· The horopter represents the boundary between crossed and uncrossed disparities as we fixation a particular point. Objects lying on the horopterhave zero disparity, whereas objects closer to the observer than the horopter have crossed disparity and those farther away have uncrossed disparity. The horopter is the place in space where we are most sensitive to changes in depth because even a slight change will alter the percept of an object from closer to farther away (minimum stereoacuity threshold horopter).
· A FD will cause the horopter to be displaced inward (for as esoFD) or outward (for an exoFD) relative to where the intended physical fixation point lies, because the visual axes of the two eyes arent actually crossing at the physical fixation point. The horopter lies where the visual axes cross.
· The appearent frontoparallel plane method is precise and easy to do w/ untrained subjects. However, it is important to remember that the shape of the frontoparallel plane perceived by the subject will be the mirror image of the horopter settings.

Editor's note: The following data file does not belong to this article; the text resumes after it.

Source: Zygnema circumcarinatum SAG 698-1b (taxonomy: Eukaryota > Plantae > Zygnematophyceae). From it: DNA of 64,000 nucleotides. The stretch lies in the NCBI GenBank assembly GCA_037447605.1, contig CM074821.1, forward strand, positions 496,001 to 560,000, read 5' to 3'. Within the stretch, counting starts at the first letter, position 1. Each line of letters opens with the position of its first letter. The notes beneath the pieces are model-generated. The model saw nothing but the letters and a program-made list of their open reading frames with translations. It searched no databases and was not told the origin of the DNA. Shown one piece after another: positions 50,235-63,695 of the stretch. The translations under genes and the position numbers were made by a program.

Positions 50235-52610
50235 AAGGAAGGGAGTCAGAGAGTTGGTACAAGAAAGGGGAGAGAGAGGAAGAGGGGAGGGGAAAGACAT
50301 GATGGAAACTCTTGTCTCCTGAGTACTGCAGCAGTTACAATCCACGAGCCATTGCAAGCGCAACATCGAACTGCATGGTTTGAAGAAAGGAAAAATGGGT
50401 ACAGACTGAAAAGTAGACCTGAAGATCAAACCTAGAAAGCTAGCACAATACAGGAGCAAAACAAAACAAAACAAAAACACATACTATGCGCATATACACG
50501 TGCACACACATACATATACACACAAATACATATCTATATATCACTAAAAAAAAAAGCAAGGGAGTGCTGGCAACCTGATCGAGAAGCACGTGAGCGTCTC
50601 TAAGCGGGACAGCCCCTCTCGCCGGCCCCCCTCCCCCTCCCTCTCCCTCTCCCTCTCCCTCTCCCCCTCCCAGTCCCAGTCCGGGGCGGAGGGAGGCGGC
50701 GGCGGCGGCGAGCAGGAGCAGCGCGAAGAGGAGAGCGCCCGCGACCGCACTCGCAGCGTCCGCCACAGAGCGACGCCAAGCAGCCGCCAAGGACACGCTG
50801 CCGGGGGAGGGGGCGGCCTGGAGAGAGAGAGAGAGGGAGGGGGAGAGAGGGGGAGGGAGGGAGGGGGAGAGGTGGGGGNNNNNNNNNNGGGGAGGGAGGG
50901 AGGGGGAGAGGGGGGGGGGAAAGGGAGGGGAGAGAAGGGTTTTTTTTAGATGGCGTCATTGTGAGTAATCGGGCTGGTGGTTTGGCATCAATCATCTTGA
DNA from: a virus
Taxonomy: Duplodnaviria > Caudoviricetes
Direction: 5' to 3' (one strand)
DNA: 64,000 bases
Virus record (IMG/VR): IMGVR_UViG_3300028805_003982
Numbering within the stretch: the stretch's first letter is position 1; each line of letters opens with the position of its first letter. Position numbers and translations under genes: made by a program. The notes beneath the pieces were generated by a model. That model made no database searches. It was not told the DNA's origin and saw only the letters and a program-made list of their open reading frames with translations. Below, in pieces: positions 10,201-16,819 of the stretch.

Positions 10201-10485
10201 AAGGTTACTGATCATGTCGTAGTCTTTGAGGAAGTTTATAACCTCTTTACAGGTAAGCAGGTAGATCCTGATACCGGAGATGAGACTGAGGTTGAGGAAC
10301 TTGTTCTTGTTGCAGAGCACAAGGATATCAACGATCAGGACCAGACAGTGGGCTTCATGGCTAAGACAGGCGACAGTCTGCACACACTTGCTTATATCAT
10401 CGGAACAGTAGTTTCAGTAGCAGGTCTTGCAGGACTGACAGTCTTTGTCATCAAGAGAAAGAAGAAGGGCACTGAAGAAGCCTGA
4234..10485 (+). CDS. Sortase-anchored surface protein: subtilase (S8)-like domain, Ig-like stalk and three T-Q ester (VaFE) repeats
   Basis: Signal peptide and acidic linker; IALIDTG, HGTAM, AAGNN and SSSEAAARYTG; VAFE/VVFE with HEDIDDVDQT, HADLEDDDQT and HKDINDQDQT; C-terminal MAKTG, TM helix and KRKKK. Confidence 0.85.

· For subjects on the Vieth-Muller circle, the relative magnification between images formed on corresponding retinal points in the right eye and the left eye (R) is equal to 1, where the value R represents the tangents of the external longitudinal angles (a1 and a2) for the left and right eyes, respedtively. An R value of 1 is necessary for the right eye and left eye targets to be seen as lying at the same angle relative to the fixation point in perceived space. R is not equal to 1 for all points off the Vieth-Muller circle.